Senator Marco Rubio said Tuesday that the Senate immigration bill does not have the 60 votes it needs to pass. Monday, he said “there will have to be improvements” to the legislation. He even threatened to walk away from the bill if the push for votes becomes a “horse trading” exercise.
Yesterday on Hugh Hewitt’s radio show, he made his boldest comments to date, saying that he would vote against his own bill if amendments to strengthen it don’t pass on the Senate floor next week.
But his fellow Gang of Eight members don’t seem alarmed.
“The bill’s gonna pass. The question is how many Republicans can we get. From my point of view, the goal’s half the conference. I think that’s very achievable,” Senator Lindsey Graham told reporters yesterday.
Majority leader Harry Reid has also said it will be “pretty easy” to pass the bill.
“Look, the bottom line is very simple, and that is we welcome amendments that will improve the bill and broaden support for the bill, provided it doesn’t get at our core principles. And Marco Rubio is very aware of our core principles. I talk to him every day,” Senator Chuck Schumer said.
Moreover, in interviews with those who are in the midst of this fight, no one told me he believes that Rubio is actually concerned the bill won’t pass the Senate or that he’s strongly considering walking away.
Graham, for instance, said Rubio understands the political implications of abandoning the bill would be disastrous, suggesting he’d never do so.
“If we’re not able to pass immigration reform in 2013 and it’s the Republican party’s fault, we’re done in 2016. So the idea that we can back away, and have no political consequences – to me, from an individual point of view, and from a party point of view, is fantasy,” he said.
Thus, there’s something of a high-stakes parlor game around Washington over trying to pin down what exactly Rubio’s play is, and why he’s saying what he’s saying.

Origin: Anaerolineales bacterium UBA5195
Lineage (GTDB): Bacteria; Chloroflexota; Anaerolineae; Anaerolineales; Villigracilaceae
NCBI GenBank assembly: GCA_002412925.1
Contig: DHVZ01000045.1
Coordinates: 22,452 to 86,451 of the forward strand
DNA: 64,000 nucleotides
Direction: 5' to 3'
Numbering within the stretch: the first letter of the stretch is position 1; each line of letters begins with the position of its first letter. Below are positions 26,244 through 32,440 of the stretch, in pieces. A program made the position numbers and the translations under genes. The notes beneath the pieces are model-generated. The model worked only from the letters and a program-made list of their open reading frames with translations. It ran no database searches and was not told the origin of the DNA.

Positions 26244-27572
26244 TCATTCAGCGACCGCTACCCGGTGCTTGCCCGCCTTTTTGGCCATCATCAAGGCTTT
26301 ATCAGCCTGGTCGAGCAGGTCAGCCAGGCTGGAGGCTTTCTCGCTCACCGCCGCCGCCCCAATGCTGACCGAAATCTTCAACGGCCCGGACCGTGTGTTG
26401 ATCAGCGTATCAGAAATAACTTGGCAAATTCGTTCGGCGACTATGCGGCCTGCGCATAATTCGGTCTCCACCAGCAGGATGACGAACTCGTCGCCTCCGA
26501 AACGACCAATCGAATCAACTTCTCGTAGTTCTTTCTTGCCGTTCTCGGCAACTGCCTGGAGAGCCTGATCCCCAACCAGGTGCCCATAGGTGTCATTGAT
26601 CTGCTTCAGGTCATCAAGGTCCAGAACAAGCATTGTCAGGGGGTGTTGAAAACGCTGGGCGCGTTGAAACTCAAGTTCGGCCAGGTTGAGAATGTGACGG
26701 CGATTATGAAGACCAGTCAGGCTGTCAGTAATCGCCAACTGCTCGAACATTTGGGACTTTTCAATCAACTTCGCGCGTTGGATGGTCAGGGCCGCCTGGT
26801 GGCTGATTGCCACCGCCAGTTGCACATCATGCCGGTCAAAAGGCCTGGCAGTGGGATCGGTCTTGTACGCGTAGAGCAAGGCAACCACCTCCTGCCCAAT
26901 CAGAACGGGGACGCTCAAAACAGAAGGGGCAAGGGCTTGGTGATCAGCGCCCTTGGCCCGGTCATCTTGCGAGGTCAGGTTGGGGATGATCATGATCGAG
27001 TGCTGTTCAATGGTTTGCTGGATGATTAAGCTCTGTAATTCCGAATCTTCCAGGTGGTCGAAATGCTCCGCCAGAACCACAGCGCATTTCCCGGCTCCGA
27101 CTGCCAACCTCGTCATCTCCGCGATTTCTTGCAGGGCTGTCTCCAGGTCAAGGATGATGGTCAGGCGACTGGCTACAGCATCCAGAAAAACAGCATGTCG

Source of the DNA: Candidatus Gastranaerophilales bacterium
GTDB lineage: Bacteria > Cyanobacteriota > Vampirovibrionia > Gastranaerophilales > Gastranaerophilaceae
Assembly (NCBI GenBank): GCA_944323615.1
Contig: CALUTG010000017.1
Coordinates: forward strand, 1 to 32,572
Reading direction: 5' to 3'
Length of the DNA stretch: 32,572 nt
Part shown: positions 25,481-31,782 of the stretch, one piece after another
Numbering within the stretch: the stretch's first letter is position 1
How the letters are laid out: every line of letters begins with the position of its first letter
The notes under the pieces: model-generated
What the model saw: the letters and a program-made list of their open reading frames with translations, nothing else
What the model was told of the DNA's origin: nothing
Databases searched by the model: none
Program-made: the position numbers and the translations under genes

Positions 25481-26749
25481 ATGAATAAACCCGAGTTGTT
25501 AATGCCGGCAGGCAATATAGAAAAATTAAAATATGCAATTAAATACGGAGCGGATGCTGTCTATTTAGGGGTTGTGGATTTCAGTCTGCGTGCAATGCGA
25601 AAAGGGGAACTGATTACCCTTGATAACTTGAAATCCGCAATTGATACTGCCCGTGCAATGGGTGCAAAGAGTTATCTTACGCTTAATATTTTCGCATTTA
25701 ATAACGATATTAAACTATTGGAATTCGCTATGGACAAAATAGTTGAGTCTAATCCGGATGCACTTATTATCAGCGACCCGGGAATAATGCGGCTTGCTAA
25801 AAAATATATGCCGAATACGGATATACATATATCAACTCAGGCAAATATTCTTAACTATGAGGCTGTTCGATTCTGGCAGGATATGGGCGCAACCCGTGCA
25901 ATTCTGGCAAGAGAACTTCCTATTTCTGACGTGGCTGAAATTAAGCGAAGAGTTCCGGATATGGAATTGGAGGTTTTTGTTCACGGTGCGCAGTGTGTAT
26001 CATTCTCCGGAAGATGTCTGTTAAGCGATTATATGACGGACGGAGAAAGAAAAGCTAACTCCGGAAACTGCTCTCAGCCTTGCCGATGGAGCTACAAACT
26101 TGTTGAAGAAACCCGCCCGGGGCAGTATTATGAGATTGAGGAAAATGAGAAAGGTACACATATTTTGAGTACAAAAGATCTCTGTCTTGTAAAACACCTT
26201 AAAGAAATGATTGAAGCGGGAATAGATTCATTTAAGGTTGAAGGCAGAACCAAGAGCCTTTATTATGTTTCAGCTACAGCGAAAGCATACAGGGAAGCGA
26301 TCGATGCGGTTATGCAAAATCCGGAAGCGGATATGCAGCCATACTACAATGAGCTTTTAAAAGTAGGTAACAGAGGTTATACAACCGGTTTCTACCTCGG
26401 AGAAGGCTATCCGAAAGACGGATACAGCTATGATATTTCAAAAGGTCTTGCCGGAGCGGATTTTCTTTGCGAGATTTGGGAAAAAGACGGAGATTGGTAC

One former Senate leadership aide, a Republican who is against the bill, said Rubio has made a practice of making such comments whenever the critics of the bill seem to be gaining momentum.
Rubio’s remarks about the need to improve the bill are like a “release valve” to reduce the pressure of mounting criticism, the source said.
Another theory is that Rubio is creating the “space” for border-security amendments, such as those from Texas senator John Cornyn, who might vote for the bill under the right circumstances.
Also in play is Senator Tom Coburn, who, as first reported by National Review Online, approached Rubio with concerns about the border-security provisions in the bill and is in discussions with him on the issue.
“There are 15 to 20 people who if it was tightened – and that’s the question of what defines ‘tightened,’ a tighter version of border security – that they would be supportive of the overall bill. But that they needed to see something more,” said Americans for Tax Reform President Grover Norquist, who is strongly pushing the bill. Opponents of the bill put that number closer to ten senators. The names that come up in conversations about that group include Senators Mike Crapo, Orrin Hatch, James Risch, Jerry Moran, Pat Toomey, Bob Corker, Lamar Alexander, Kelly Ayotte, Roger Wicker, and Thad Cochran. Rubio is said to be most concerned about Cornyn and Coburn’s support.
Senator Jeff Sessions, one of the leaders of Senate opposition to the bill, said something similar, but emphasized that he’s worried amendments could allow the bill to pass without significant improvements.
“My concern would be that just a few fig-leaf amendments that don’t fix the weaknesses in the bill would be seen as sufficient for passage,” Sessions said.
There’s a lot of fight still left ahead, and even Graham admitted it could easily fall apart if circumstances shift. But for now, most people watching expect the bill to pass.
Rubio spokesman Alex Conant declined to comment on the import of his boss’s remarks, saying “I think the senator’s statements speak for themselves.”